Synthesis, characterization, and laser refrigeration of rare-earth doped ﬂuoride nanostructures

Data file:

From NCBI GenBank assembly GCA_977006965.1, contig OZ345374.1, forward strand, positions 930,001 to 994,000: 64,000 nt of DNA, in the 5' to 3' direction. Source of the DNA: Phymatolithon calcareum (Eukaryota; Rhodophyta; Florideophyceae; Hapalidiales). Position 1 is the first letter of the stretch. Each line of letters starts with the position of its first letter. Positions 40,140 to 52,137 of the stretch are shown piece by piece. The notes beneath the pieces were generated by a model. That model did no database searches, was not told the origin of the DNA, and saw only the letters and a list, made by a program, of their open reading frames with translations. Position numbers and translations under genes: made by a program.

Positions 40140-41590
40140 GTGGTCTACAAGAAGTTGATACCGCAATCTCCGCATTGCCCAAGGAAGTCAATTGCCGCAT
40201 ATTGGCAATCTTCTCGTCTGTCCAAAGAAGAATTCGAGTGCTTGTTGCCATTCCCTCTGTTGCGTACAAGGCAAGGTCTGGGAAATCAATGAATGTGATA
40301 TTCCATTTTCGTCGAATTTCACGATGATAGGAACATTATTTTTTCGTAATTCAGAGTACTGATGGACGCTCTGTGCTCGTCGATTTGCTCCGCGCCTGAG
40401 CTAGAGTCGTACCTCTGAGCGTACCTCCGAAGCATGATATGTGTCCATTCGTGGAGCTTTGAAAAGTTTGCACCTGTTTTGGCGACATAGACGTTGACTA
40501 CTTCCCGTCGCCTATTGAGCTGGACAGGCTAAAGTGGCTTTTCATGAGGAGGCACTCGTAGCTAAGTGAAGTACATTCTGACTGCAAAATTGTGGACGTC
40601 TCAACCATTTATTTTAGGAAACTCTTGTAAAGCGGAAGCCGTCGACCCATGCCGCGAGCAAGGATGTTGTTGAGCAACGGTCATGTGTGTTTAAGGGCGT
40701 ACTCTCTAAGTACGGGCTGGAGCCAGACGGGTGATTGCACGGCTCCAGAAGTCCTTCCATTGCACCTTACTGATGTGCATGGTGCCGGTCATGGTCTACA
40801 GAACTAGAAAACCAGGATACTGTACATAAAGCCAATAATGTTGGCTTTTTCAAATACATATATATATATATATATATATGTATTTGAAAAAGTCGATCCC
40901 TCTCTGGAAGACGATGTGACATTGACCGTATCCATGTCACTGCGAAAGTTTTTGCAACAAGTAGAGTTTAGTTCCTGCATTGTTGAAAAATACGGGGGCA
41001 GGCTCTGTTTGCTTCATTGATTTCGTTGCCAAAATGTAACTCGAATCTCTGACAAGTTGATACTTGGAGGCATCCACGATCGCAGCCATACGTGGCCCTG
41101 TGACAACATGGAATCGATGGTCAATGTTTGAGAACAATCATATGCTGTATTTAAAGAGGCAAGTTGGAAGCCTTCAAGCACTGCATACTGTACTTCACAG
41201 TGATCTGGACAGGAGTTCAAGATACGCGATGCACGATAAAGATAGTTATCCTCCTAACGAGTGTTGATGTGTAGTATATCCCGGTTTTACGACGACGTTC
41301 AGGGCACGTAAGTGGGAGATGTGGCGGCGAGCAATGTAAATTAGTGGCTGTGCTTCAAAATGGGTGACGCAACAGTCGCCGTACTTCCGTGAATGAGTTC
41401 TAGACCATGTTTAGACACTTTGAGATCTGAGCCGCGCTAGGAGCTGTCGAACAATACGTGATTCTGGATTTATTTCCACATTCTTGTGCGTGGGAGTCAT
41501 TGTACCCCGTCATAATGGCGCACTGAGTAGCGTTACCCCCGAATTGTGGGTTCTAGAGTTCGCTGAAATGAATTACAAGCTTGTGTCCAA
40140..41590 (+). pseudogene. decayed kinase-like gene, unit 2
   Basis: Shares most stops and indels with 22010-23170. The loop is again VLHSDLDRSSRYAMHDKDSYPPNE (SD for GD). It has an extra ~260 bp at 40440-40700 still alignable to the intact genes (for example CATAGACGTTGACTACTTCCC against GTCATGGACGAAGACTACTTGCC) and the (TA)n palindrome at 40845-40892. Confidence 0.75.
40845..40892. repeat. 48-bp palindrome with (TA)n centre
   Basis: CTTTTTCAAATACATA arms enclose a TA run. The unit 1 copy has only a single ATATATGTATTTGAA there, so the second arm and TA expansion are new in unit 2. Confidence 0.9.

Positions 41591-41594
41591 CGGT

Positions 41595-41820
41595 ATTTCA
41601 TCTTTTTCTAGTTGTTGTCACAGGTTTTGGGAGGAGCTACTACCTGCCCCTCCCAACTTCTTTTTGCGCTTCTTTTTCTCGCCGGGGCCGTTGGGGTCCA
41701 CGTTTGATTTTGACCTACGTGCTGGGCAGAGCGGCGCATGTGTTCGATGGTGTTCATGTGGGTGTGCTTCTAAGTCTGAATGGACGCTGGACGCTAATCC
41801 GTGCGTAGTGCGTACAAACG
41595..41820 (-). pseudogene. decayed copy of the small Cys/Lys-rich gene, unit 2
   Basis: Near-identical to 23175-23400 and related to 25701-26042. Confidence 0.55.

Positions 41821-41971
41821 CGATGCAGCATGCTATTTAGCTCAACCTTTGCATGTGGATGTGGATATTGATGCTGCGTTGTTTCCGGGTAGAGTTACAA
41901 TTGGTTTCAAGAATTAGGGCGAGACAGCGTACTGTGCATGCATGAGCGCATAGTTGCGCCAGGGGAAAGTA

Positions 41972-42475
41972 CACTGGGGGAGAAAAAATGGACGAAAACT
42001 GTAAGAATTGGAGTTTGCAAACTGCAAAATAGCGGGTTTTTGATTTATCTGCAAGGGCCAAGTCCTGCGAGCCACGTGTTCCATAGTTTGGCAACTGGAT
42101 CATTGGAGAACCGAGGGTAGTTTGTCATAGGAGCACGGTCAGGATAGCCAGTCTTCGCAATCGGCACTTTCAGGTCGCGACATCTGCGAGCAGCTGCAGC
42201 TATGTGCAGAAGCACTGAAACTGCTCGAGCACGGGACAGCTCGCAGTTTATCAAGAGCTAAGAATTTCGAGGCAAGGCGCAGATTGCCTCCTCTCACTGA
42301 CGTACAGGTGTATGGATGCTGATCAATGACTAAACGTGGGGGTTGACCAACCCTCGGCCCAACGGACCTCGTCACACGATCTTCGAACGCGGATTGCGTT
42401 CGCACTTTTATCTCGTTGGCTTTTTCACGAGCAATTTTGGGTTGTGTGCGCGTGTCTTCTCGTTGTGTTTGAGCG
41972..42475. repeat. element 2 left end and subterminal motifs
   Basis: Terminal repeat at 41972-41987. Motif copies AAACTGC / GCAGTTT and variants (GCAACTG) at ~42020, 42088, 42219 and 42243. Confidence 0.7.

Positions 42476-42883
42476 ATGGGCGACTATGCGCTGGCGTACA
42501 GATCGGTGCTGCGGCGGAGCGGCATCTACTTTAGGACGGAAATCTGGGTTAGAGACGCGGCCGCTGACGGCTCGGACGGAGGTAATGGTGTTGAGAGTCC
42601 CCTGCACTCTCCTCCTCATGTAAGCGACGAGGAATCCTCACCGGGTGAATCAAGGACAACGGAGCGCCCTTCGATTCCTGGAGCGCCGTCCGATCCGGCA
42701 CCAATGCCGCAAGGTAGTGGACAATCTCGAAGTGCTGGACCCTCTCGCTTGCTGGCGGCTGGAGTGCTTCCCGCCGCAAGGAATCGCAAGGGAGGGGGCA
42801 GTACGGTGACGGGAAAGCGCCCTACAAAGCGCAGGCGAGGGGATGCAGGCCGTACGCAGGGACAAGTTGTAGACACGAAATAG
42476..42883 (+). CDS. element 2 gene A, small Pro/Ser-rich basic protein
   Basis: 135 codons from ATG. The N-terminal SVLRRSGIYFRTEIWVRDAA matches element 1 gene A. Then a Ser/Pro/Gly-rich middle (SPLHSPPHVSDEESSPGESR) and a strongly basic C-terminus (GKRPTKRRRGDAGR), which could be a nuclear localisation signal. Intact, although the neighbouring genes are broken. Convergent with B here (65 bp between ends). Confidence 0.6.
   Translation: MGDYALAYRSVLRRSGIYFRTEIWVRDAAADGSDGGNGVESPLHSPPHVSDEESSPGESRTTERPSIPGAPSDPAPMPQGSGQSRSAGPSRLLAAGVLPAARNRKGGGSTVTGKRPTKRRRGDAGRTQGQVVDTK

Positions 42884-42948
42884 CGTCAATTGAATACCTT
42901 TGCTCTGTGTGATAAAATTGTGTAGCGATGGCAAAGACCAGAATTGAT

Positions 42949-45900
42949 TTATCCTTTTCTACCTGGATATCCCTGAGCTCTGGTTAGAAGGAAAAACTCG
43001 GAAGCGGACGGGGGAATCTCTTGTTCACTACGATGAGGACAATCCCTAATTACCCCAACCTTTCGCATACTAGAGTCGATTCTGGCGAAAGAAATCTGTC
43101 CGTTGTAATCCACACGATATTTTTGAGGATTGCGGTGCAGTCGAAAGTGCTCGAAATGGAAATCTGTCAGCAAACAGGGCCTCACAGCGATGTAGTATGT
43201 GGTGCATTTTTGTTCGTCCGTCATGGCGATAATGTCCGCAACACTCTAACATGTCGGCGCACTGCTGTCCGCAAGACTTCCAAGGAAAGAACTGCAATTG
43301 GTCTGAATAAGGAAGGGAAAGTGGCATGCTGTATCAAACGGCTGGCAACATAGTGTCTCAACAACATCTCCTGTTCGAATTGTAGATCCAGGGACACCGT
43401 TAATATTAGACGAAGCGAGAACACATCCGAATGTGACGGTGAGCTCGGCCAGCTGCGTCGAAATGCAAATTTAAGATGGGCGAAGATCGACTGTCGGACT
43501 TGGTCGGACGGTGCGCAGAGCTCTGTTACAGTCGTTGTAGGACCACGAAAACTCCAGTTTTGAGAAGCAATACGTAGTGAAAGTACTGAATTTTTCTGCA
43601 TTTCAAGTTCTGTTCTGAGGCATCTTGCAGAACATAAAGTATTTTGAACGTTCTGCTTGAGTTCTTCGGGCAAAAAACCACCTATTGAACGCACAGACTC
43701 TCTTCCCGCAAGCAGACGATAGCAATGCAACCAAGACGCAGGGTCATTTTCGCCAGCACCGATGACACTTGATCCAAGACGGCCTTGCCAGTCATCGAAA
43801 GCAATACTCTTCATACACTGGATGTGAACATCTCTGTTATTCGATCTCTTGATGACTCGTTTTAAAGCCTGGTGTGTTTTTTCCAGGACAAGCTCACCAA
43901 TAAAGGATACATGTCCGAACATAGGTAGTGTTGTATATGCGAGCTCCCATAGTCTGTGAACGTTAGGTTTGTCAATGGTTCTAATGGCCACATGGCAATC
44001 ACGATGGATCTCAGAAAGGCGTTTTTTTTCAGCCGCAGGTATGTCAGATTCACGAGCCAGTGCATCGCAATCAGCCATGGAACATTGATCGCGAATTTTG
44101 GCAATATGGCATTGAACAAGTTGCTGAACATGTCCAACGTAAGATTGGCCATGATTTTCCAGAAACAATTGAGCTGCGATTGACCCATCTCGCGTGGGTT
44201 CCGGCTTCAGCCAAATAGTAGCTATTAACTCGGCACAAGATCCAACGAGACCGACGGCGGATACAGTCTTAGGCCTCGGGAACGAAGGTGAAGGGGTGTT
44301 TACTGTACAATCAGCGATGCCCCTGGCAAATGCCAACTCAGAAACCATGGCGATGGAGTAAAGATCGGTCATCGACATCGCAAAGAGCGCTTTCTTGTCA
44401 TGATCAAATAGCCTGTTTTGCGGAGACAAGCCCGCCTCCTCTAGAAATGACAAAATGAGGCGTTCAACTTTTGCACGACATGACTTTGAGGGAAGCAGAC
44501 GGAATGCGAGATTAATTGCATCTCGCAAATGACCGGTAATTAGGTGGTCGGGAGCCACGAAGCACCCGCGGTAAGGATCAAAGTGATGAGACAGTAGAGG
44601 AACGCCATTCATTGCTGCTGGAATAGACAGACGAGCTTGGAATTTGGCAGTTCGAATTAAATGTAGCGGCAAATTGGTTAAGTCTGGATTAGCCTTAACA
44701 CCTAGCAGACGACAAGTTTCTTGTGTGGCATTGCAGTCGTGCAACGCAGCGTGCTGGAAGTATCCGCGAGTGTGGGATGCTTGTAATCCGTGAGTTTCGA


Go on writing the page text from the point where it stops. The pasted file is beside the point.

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Rare-earth (RE) doped materials with unique 4f electronic structures show special optical phenomena at the macro- and microscale, which are commonly studied through laser-mediated experiments. Recently, RE doped nanocrystals have been intensively studied for various applications, including bioimaging, biolabeling, photodynamic therapy, catalysis, solar cells, color displays, light emitting diodes, low-threshold lasers, high temperature sensors, and many others. For the last ﬁve years in the Pauzauskie lab, I have been focusing on developing new methods for synthesizing and characterizing engineered micro- and nano-scale RE-doped nanocrystals for investigating the interaction of light with condensed matter, especially laser cooling through anti-Stokes ﬂuorescence. The main method utilized for laser cooling in the Pauzauskie lab is optical trapping with laser tweezers. A brief introduction to laser cooling and optical trapping is included in Chapter 1 of this thesis. The remaining chapters describe the development and characterization of diﬀerent phases of RE doped nanocrystals which can be optically trapped for nanoscale laser cooling and thermometry with laser tweezers. In Chapter 2, diﬀerent methods of synthesizing ﬂuoride nanocrystals are introduced and compared based on the requirements for the nanocrystals. A low-cost, scalable, and environmentally friendly hydrothermal method has been speciﬁcally introduced for fabricating both LiYF4 (YLF) and NaYF4 nanostructures. Due to the hermetic conditions inherent to hydrothermal synthesis, the growth mechanism of RE doped ﬂuoride nanocrystals is unclear. Chapter 3 presents a systematic study on the synthetic mechanism of hydrothermal synthesis of sodium yttrium ﬂuoride nanocrystals. Various cutting edge techniques, including ’in-situ’ TEM, EDS, XANES, EXAFS, and APT, are used to investigate the fundamental properties and growth mechanisms of RE doped ﬂuoride nanocrystals in both Chapter 2 and 3. Chapter 4 describes the ﬁrst experimental demonstration of laser cooling of Yb3+ doped YLF nanocrystals in aqueous media, which is explained by anti-Stokes ﬂuorescence. The Yb3+ ions inside the crystal absorb laser photons and emit a mean higher energy ﬂuorescence to extract heat from the crystal lattice. This unprecedented laser cooling in a condensed phase is achieved through home-built laser tweezers with a temperature extraction technique based on cold Brownian motion analysis. Furthermore, crystals of NaYF4, predicted to be a good host structure for laser cooling, are also experimentally proven for laser cooling in aqueous medium for the ﬁrst time. The ability to optically generate local refrigeration ﬁelds around individual nanocrystals promises to enable precise optical temperature control within integrated electronic/photonic/microﬂuidic circuits, as well as thermal modulation of basic biomolecular processes. In Chapter 5, nanoscale thermometry of RE doped ﬂuoride nanocrystals using spectroscopy methods has been applied on both single nanocrystals and ensembles of nanocrystals. The radiative relaxation rate of a single nanocrystal is studied with varying the local density of states of emitting dipoles through tuning the distance between the optically trapped nanocrystal and a nearby dielectric substrate. Lifetime thermometry is developed through a low-cost and compact avalanche photodiode with live data extraction and processing in LabVIEW, which can accurately and quickly probe the local temperature. In addition, optical trapping of individual nanocrystals with laser tweezers can provide precise temperature sensing at diﬀerent locations in the nanoscale. Chapter 6 presents a summary of the thesis, along with a short discussion of future research directions for laser cooling of nanocrystals.